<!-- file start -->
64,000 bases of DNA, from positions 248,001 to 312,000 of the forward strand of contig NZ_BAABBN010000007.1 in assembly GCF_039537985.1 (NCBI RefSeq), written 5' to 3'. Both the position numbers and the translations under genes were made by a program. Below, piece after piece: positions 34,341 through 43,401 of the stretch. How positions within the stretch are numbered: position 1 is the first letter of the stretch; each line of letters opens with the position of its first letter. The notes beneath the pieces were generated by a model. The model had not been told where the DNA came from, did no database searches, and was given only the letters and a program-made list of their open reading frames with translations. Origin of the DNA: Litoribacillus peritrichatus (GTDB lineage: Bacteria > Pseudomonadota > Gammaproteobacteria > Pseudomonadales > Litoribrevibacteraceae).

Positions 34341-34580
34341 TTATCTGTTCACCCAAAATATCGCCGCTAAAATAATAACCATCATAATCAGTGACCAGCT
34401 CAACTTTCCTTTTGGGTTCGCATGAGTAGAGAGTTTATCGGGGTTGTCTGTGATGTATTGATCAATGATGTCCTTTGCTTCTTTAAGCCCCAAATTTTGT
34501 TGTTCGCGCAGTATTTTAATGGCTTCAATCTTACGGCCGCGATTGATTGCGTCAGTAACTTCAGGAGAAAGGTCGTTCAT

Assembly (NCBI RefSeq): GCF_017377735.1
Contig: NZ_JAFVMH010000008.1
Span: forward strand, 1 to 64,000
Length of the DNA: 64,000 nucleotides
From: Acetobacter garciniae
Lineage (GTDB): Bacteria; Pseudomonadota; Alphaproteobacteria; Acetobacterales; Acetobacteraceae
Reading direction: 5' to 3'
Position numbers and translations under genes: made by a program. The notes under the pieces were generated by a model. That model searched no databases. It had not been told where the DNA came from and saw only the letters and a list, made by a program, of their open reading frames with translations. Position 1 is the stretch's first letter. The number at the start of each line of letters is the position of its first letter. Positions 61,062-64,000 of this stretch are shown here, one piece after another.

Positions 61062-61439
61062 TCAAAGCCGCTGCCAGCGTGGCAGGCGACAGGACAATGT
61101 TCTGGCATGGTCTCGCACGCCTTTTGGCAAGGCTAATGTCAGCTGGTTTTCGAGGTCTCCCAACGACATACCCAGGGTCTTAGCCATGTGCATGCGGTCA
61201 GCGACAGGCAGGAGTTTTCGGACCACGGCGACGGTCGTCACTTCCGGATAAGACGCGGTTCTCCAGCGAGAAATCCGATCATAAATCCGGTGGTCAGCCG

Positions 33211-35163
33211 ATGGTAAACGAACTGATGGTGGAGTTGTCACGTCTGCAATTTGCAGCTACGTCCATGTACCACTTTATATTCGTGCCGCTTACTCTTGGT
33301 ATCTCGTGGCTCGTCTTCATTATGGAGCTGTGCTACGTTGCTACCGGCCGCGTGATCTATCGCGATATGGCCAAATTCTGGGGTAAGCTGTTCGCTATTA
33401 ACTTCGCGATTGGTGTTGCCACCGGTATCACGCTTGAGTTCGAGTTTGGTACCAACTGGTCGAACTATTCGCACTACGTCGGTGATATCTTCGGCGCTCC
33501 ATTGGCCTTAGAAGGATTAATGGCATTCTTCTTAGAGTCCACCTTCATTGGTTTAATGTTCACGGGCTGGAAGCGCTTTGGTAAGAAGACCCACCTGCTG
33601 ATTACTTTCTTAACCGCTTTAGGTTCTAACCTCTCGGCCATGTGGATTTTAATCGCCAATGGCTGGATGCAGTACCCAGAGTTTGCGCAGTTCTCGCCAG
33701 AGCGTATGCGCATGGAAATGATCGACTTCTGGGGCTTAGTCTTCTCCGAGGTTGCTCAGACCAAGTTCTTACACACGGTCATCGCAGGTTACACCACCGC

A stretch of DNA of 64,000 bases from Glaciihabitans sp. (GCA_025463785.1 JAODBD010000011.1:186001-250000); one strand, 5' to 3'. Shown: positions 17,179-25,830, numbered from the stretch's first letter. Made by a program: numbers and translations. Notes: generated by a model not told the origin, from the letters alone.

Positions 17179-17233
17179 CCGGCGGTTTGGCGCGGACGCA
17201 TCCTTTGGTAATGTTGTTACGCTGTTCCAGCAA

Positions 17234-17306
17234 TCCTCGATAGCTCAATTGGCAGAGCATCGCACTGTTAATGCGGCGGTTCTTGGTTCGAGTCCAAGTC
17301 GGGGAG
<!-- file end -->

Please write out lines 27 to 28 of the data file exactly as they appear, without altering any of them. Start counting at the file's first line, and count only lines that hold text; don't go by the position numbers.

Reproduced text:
17179 CCGGCGGTTTGGCGCGGACGCA
17201 TCCTTTGGTAATGTTGTTACGCTGTTCCAGCAA